No, I’m not calling Beck an asshole; I’m referring to the song from his 1994 album, One Foot In The Grave. When I first listened to that album, about two years ago, I immediately pegged it as a straight folk album, and forgot about it until a few days ago. Now that I’ve spent some more time with it, I think it’s safe to say my original assumption was dead wrong. Sure, folk is it’s main influence, but there’s a hell of a lot more here than Beck attempting an impression of early Dylan. No, I’d say this is much closer to Blonde On Blonde-era Dylan, just a bit more drugged out. One Foot In The Grave is just 37 minutes long, but it feels like much more. It feels massive, like a sprawling exploration of a young artists abilities, examining folk-rock at it’s most all the disparate points he can find. While it would be hard to guess the artist here would go on to record Midnite Vultures, it’s clear the album is a distant relative of records like Mutations, Sea Change, and even Mellow Gold. At the very least, it’s an interesting excursion for a fan of Odelay-style Beck.
[From One Foot In The Grave, released 1994 on K Records]
Last week I introduced this feature, unsure if it was something I wanted to keep. After reviewing it’s traffic stats at the end of last week, I think it’s safe to say you’ll be seeing this feature every Monday from now on. Today, things are a little different. One of the remixes I included is actually just an alternate version (The Good Times Are Killing Me), and another isn’t an artist remixed, but and artist remixing (Scarecrow). That’s the nice thing about working with artists who are also producers; their back catalog is so damn big, that it’s never hard to find a suitable song to post. I’d more or less forgotten that El-P had remixed Becks Scarecrow until I started working on this post; after all, Guerolito isn’t exactly the type of record that gets heavy rotation from me. But, El-P’s is definitely one of the standout remixes on that album. It’s still Beck’s Scarecrow, but it has El-P’s harsh edge going for it too. The result is a pretty damn good song.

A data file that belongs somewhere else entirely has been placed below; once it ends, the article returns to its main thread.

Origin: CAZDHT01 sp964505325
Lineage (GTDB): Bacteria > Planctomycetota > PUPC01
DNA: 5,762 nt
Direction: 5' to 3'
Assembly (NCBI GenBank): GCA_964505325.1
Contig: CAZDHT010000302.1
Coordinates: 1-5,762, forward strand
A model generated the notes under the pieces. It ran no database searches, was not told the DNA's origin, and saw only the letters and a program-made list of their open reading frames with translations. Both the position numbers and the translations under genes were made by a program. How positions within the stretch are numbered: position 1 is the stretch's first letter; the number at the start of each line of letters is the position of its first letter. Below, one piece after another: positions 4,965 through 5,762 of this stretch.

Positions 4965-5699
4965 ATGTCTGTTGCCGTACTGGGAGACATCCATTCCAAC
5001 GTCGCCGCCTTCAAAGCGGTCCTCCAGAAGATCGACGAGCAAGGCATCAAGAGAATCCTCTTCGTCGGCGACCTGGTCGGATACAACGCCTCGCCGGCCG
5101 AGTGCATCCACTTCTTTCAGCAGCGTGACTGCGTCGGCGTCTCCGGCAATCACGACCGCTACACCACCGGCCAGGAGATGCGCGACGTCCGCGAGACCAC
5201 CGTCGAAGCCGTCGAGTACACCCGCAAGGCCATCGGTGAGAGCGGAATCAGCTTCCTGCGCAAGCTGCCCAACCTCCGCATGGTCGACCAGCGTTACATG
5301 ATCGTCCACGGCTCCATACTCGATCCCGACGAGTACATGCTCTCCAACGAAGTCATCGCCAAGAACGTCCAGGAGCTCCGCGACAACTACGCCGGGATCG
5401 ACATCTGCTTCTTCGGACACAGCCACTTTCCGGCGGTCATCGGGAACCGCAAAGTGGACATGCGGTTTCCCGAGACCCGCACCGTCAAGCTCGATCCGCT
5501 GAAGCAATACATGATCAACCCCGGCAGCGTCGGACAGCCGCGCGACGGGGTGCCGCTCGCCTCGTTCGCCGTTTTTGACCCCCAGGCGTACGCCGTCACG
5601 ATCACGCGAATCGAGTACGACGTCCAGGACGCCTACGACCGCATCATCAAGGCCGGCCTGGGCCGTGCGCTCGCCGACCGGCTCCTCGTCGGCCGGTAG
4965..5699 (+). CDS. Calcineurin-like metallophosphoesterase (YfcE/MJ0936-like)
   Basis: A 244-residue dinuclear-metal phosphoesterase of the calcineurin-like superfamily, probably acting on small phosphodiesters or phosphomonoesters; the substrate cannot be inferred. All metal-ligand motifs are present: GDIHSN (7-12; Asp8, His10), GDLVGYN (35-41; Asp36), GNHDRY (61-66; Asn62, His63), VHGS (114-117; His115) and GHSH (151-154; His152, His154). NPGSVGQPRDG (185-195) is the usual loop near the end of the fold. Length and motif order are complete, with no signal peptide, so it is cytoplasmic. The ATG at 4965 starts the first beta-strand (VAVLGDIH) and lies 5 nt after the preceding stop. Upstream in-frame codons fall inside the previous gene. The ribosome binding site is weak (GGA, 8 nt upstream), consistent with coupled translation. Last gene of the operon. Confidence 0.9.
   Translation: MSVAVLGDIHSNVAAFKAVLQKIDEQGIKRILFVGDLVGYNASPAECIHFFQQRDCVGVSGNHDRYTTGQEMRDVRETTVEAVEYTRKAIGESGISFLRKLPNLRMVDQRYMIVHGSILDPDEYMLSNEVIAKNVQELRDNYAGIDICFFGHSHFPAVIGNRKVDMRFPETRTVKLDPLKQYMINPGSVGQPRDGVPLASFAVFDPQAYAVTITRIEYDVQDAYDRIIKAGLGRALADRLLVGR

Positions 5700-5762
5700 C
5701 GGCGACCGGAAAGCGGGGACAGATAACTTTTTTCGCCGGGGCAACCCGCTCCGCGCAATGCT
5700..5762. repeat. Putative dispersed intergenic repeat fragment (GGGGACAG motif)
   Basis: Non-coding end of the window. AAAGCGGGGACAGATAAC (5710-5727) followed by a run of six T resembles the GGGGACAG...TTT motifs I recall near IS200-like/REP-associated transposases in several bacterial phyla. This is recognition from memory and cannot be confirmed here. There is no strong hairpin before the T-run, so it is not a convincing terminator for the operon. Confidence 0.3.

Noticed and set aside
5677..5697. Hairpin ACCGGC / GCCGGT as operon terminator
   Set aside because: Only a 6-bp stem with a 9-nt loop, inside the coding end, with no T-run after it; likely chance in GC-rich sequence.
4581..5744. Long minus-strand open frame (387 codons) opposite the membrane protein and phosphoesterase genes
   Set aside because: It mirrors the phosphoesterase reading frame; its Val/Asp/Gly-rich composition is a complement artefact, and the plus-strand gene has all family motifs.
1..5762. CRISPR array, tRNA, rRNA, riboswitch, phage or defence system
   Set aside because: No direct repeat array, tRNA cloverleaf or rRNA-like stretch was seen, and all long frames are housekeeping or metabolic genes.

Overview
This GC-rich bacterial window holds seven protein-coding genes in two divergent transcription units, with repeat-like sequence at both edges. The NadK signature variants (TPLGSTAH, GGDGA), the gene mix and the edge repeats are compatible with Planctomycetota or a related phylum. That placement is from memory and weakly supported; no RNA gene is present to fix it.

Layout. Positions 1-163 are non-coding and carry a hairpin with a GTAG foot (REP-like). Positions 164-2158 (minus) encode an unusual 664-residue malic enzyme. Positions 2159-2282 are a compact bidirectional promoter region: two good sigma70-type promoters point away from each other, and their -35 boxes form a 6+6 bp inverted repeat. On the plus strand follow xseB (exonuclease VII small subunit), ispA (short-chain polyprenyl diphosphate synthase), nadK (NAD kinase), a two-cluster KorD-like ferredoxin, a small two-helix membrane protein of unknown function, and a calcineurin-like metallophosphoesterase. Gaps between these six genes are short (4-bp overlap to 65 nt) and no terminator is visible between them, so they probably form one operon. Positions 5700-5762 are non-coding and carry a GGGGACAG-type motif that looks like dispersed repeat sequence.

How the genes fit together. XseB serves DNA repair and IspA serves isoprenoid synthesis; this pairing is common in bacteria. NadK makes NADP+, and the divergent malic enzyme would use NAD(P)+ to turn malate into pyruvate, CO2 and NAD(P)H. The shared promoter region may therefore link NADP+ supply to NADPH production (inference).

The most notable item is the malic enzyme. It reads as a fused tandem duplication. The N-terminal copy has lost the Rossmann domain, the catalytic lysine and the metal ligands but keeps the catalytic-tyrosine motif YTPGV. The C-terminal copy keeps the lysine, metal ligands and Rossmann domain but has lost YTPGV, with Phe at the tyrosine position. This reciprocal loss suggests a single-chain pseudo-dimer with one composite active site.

Well, I’ve started working on my top 20 albums of the year list. I’ll be keeping you posted about how it works, and which albums are looking good. First, I’ll explain how I’ll make this list. First, I go though my iTunes library and make a list of all my my favorite albums of the year. Then, I listen to each of those albums, and weed out the list, crossing of some albums, and starring others. The starred albums are the ones I think might have a chance at the #1 spot. So, here’s my progress so far:
The first album I crossed out was Beck’s The Information. It’s a fine album and all, but just not top twenty material. Beck is slowly slipping, and (gasp!) falling into a niche. Both Guero and The Information have sounded dangerously like Odelay. Despite Odelay being a classic, I want to see Beck do something new and daring, as daring as Midnite Vultures and Sea Change. Until then, Beck is just a diversion, not a serious artist.
And what albums have been starred, you ask? Only two so far, Clipse’s Hell Hath No Fury and The Knife’s Silent Shout. Despite hating to agree with Pitchfork, if it ended up coming down to those to albums, I think that Silent Shout would beat Hell Hath No Fury without blinking. That’s all for now, expect more later.